|Protect the ACA!
On November 10th, the U.S. Supreme Court heard oral arguments on a legal challenge supported by the Trump administration that seeks to overturn the Affordable Care Act (ACA).
We want to be clear: If the Court decides to overturn the ACA, the decision will impose significant negative impacts on the health care system generally and impose undue harm on National Breast Cancer Coalition (NBCC) members and those living with and at risk of breast cancer.
NBCC opposes such a move and will join efforts to maintain the ACA’s integrity and protections because the ACA provides breast cancer patients, survivors, and others, vital protections from many of the U.S. health care system’s past practices, including restrictions for individuals with pre-existing conditions.
As a result of NBCC’s advocacy, the ACA also requires consumer representation on any committees, boards, panels, or commissions formed under the law. NBCC’s network of breast cancer advocates across the country will continue to defend the Affordable Care Act and maintain NBCC’s commitment to high-quality care for all.
Breast Cancer Statistics – Invasive vs. In Situ
In 2020, an estimated 276,480 women and 2,620 men will be diagnosed with invasive breast cancer. In 2019, the numbers were 268,600 and 2,670, respectively. When breast cancer is invasive, abnormal cells from the breast ducts or milk-producing lobules have invaded the surrounding breast tissue. Since the widespread adoption of mammography screening, statistics for breast cancer now include in situ carcinoma, a precancerous condition where cells that line the breast ducts or glands have become abnormal but have not invaded the surrounding tissue. It is a “condition” that is almost exclusively found by imaging. There has been much debate about what to call carcinoma in situ. In 2009, the National Institutes of Health (NIH) convened a consensus conference on the diagnosis and management of ductal carcinoma in situ (DCIS). In addition to the extensive debate about managing DCIS, a key discussion point related to the anxiety-provoking inclusion of the term carcinoma in the label, with some participants calling for a label that does not include the word “cancer.” Why? Because it is not cancer.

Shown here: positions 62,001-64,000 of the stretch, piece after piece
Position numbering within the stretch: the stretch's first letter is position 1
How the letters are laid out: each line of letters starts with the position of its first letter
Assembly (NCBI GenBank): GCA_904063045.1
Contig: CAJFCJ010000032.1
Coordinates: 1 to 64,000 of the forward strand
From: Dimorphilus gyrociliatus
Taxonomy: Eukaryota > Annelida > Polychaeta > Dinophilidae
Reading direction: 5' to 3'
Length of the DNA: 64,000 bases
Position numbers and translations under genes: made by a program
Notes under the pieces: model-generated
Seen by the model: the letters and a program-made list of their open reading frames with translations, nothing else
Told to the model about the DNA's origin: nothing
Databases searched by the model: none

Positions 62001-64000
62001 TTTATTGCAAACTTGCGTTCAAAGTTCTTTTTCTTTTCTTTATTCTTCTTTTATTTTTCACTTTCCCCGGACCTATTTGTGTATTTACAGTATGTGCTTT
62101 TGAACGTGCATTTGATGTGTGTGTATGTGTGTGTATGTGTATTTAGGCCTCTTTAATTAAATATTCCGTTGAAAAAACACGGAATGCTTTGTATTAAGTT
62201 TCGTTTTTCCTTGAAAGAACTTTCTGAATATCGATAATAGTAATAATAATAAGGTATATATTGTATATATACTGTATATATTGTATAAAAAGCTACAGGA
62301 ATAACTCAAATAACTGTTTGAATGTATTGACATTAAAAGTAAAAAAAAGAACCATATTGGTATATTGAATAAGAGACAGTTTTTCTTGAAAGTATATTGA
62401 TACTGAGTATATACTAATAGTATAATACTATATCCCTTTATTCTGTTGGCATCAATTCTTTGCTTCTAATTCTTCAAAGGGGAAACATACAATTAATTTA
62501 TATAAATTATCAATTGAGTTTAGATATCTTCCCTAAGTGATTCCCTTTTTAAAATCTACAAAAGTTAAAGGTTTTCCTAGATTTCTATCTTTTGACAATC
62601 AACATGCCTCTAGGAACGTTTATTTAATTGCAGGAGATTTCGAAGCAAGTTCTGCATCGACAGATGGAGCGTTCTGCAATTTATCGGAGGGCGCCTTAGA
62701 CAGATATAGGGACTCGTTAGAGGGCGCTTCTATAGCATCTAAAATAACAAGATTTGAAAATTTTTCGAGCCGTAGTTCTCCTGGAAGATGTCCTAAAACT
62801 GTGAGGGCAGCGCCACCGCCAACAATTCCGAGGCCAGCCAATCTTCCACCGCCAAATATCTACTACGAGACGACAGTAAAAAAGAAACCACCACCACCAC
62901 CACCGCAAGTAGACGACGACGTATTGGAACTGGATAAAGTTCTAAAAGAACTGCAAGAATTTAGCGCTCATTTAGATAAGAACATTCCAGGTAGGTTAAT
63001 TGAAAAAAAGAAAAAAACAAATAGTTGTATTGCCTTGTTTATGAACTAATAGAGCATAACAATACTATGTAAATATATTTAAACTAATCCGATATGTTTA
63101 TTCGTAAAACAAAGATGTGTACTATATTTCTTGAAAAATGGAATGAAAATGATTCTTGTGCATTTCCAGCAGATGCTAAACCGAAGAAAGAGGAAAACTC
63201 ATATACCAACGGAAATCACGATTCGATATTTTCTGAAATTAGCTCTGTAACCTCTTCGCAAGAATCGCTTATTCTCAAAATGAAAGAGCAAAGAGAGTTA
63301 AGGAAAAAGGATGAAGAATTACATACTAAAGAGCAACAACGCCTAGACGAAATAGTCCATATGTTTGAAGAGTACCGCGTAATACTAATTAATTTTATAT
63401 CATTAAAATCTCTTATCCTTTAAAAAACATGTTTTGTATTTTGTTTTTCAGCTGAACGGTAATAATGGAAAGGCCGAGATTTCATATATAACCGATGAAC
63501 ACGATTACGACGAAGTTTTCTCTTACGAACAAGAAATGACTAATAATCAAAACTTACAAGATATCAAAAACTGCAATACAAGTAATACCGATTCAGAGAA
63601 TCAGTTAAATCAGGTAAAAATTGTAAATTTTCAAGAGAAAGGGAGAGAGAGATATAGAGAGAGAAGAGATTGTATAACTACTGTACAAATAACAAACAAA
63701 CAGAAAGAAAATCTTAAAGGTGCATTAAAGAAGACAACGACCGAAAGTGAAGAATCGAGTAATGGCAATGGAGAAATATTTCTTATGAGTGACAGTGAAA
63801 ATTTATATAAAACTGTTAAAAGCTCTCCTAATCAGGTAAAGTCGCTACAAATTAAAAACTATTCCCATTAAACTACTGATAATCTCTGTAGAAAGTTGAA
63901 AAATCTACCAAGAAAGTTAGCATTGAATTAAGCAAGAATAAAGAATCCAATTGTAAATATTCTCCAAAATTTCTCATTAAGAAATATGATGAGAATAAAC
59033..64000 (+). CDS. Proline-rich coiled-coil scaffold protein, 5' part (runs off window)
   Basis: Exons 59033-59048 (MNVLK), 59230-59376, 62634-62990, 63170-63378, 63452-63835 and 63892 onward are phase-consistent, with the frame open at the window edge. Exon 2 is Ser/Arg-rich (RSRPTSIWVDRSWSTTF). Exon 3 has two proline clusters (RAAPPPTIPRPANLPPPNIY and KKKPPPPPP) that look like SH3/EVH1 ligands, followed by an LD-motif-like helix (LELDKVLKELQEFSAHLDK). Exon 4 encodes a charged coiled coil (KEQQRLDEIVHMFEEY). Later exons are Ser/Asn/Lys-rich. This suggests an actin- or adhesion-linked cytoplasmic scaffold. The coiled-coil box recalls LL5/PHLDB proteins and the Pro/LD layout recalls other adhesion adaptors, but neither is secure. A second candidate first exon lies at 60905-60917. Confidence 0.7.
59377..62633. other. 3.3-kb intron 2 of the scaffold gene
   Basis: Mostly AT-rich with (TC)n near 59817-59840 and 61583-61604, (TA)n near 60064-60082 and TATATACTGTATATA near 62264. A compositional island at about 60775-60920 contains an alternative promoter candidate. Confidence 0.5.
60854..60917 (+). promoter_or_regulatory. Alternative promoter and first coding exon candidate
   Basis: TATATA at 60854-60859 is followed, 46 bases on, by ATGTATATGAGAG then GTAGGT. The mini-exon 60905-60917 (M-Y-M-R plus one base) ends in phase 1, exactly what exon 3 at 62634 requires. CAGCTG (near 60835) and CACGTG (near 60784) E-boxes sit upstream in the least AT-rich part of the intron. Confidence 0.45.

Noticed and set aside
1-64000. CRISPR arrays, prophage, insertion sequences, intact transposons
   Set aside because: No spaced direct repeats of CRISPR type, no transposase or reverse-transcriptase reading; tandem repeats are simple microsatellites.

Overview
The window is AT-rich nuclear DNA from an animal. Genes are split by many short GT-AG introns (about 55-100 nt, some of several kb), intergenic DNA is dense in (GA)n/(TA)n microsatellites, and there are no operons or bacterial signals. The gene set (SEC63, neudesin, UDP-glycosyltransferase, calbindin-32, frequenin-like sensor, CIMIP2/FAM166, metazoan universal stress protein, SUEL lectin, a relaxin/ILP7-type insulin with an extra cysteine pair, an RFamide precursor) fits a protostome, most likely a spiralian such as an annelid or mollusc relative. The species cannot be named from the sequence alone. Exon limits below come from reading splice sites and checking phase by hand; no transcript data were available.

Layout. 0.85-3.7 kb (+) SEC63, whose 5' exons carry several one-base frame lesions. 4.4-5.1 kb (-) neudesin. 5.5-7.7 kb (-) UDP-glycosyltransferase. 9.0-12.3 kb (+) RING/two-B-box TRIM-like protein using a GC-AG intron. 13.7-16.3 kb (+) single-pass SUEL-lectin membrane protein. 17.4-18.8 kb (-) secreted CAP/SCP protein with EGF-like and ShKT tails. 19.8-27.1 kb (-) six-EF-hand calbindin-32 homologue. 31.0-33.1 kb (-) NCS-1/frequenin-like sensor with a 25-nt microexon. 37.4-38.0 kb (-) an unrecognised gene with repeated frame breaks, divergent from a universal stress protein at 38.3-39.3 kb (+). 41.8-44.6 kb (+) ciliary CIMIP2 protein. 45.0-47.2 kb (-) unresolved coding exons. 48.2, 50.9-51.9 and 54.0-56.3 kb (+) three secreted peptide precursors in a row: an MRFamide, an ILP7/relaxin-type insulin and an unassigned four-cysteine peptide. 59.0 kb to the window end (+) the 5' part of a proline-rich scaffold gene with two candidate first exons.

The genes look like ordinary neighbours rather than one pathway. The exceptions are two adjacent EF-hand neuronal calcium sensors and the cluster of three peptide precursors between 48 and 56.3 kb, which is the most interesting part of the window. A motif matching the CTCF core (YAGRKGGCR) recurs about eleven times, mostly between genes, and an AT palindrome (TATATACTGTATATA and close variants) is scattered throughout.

However, when NBCC cites breast cancer statistics, we always include in situ numbers because oncologists usually treat it with surgery, radiation, and sometimes drugs. Just like invasive cancer.
In 2020 48,530 women will be diagnosed with ductal carcinoma in situ. In 2019, the number of in situ breast cancers cited was 62,930. Why the difference? Some may look at that lower number and think we have made progress. Not so. It is a matter of definition. The American Joint Committee on Cancer (AJCC) publishes the breast cancer staging system. In 2017, AJCC removed lobular carcinoma in situ from the staging system. In 2020, the American Cancer Society—the body that publishes the annual cancer statistics—decided to only report incidence of ductal cancer in situ (DCIS) and no longer report lobular cancer in situ (LCIS) because it is now generally believed to be a benign condition associated only with increased risk of breast cancer, but without the potential to progress to invasive cancer. In reality, how is that different from DCIS? We don’t see much.